Shanske goes on to point out that the Platonic model privileges deduction, while Thucydides privileges abduction, that is, "the repeating self-referential structure through which science is actually done," in which one constantly modifies one's general premises on the basis of conclusions that those premises make possible (141-42).  Thucydides founds a world, the author explains, "because his world performs tragic temporality and allows those who wish to see clearly to abduct their way to wisdom" (142).  The practical difference between Thucydides and Plato "is not whether there is a place for policy intervention, or even what the justification for such an intervention might be, but what is the ongoing attitude toward the intervention" (145).  The author concludes:

In a Heraclitean world, no solution is ever stable because there is no bedrock, and a sustained, though inherently messy, tension … is not just acceptable, but about as desirable an outcome as is imaginable.  For a Platonist, such an outcome is testament to the failure of the underlying conception … What the wise can see in Thucydides's History is not directly oriented towards its usefulness, but is mediated through grasping a clarity.  This does not make the work useless, nor can its purpose only be recouped as a kind of cognitive or conceptual practice (145).

Shanske closes the book with four appendices: "Restoring Key Terms 1.1-1.23" ('unconcealedness', 'what is appropriate', 'pre-text', 'compulsion', 'kind'); "Pretragic History of Deinon"; "Wittgenstein on fly-bottles, Aspect Seeing, and History"; and "Heidegger on World and Originary Temporality."

Shanske's study is certainly unique and interesting.  Many of his observations are not new; but his contribution is the particular way that he draws together and builds upon pre-existing views.[8]  There is genuine insight here and on the whole the book helps the reader to appreciate Thucydides' philosophical accomplishment.  But to be critical: the author's discussions tend to be idiosyncratic and impenetrable.  The main problem is his widespread use of unusual jargon and forms of expression, obscure metaphors, and equivocation.  This constantly forces the reader to try to interpret the interpreter.  Moreover, the discussion tends to proceed as a stream of consciousness, disregarding the need for argumentation, engagement with the Greek texts, and critical assessment of secondary literature.  In short, the book is more a work of philosophical reflection than a careful philological study.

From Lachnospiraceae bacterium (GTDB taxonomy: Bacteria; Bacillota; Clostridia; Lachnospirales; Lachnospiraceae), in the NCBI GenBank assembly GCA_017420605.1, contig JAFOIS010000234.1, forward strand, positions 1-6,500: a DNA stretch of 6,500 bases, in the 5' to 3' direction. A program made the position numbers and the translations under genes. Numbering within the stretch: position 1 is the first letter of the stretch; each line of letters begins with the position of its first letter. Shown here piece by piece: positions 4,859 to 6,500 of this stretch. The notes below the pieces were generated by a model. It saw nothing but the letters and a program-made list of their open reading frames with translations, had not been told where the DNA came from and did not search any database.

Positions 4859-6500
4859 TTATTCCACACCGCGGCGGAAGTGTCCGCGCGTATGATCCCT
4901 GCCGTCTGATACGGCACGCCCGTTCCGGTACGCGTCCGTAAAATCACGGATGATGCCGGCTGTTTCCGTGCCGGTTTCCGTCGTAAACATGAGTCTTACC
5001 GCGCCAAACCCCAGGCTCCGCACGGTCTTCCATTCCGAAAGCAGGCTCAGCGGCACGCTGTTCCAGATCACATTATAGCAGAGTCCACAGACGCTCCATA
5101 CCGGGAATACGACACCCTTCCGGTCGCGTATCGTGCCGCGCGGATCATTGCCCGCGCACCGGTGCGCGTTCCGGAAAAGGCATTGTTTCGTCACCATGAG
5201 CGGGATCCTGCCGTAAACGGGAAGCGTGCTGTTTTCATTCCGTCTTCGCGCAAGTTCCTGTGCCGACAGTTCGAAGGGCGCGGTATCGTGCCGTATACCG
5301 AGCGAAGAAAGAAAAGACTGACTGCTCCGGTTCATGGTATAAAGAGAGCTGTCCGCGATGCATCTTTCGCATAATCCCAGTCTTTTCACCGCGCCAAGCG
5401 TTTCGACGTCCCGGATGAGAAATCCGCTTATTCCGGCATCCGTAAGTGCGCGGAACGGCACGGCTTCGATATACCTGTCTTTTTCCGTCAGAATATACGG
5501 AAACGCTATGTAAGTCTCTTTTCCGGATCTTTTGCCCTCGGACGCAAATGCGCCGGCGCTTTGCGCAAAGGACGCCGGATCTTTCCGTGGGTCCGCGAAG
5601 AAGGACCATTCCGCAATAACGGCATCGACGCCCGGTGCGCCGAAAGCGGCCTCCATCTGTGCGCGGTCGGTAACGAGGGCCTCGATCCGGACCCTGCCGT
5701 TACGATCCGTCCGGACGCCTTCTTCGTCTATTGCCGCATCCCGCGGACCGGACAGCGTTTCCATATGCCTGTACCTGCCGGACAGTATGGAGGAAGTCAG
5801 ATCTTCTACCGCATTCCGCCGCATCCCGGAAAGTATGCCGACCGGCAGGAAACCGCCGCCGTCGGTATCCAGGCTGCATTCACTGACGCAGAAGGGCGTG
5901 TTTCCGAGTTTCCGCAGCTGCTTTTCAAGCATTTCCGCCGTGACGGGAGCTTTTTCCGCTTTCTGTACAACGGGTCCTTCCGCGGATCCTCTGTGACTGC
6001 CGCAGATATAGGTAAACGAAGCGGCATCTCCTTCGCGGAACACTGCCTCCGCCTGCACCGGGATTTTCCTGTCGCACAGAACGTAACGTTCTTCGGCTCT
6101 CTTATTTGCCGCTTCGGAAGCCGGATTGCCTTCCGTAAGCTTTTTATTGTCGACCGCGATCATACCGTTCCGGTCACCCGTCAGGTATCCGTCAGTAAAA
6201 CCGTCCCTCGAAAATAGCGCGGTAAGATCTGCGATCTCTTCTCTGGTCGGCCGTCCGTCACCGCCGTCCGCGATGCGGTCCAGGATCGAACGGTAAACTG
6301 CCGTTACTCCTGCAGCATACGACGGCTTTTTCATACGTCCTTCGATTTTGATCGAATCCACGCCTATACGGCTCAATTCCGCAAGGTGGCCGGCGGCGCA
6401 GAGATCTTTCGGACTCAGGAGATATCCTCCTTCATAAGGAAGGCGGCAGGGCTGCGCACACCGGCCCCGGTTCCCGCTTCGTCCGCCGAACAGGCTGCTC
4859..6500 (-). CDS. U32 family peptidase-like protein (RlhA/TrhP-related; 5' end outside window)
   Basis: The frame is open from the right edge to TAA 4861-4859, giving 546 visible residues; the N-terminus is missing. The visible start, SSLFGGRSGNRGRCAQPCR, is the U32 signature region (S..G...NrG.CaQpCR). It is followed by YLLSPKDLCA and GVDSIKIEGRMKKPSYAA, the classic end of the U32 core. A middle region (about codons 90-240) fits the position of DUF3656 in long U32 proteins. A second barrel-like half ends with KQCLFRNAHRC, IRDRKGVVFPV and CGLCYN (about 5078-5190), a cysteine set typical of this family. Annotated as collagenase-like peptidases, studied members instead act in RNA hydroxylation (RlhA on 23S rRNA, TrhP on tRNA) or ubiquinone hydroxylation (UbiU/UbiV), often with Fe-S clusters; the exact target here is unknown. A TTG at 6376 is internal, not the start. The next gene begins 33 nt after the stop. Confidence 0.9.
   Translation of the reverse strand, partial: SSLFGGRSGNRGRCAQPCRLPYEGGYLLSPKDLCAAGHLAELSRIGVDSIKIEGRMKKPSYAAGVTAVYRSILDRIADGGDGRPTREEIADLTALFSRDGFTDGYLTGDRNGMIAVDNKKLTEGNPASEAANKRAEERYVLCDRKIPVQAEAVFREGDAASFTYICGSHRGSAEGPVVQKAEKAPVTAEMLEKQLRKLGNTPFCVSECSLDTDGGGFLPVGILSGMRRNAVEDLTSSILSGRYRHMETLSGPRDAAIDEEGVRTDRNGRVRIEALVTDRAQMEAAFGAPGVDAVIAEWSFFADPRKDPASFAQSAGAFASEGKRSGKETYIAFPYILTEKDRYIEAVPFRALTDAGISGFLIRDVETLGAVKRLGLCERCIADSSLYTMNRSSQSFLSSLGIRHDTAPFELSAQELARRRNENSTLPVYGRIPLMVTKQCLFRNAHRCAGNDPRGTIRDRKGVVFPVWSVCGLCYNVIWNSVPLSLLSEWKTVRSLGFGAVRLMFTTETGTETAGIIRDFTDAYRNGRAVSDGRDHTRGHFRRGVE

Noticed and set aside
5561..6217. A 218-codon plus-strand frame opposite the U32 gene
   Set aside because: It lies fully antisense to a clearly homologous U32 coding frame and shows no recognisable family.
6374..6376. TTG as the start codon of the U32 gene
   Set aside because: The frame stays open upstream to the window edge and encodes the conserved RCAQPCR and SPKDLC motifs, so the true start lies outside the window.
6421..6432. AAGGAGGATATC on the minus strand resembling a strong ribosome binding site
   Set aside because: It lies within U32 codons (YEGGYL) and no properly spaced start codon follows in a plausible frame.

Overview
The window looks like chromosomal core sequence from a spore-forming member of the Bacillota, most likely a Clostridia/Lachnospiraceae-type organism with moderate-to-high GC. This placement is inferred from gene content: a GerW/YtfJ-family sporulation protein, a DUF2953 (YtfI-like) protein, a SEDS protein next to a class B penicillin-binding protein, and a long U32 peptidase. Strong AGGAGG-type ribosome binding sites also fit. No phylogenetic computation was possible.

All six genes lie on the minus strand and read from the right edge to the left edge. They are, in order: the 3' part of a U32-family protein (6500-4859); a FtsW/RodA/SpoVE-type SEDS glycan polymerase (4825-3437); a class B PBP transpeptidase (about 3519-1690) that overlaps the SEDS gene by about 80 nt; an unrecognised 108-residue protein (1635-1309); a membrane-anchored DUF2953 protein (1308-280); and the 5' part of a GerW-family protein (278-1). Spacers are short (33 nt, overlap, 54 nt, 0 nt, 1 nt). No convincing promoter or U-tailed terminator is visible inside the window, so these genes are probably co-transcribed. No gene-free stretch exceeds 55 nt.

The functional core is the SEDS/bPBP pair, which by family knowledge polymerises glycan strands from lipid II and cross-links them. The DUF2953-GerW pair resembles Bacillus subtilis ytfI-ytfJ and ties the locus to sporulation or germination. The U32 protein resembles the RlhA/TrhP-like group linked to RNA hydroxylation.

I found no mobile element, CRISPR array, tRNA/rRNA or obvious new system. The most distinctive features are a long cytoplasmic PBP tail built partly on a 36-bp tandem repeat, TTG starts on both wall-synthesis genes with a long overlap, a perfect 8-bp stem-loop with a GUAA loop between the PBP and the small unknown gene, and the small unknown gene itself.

[1] C. N. Cochrane, Thucydides and the Science of History (London: Oxford University Press, 1929), 32-33.

[2] See, however, de Ste. Croix, who contends that criticism of Cochrane had gone too far; G. E. M. de Ste. Croix, The Origins of the Peloponnesian War (Ithaca: Cornell University Press, 1972), 29-33.

[3] R. G. Collingwood, The Idea of History (Oxford: Oxford University Press, 1961).

[4] H.-P. Stahl, Thukydides: Die Stellung des Menschen im geschichtlichen Prozess (Munich: Beck, 1966).

[5] V. Hunter, Thucydides the Artful Reporter (Toronto: Hakkert, 1973).

[6] P. R. Pouncey, The Necessities of War: A Study of Thucydides' Pessimism (New York: Columbia University Press, 1980).

[7] L. Kallet-Marx, Money, Expense, and Naval Power in Thucydides' History 1 5.24 (Berkeley: University of California Press, 1993). R. D. Luginbill, Thucydides on War and National Character (Boulder: Westview Press, 1999).  For a useful recent overview of Thucydides as "philosophic historian," see P. Zagorin, Thucydides: An Introduction for the Common Reader (Princeton: Princeton University Press, 2005), 139­-­83.

[8] Shanske himself would perhaps admit this: "Given the intensity of academic specialization, such piecemeal incorporation is inevitable and is often very fruitful.  Chapters 1 through 3, for instance, often rely on the textual analysis of others, just as Chapter 4 relies on the philosophical arguments of others" (14).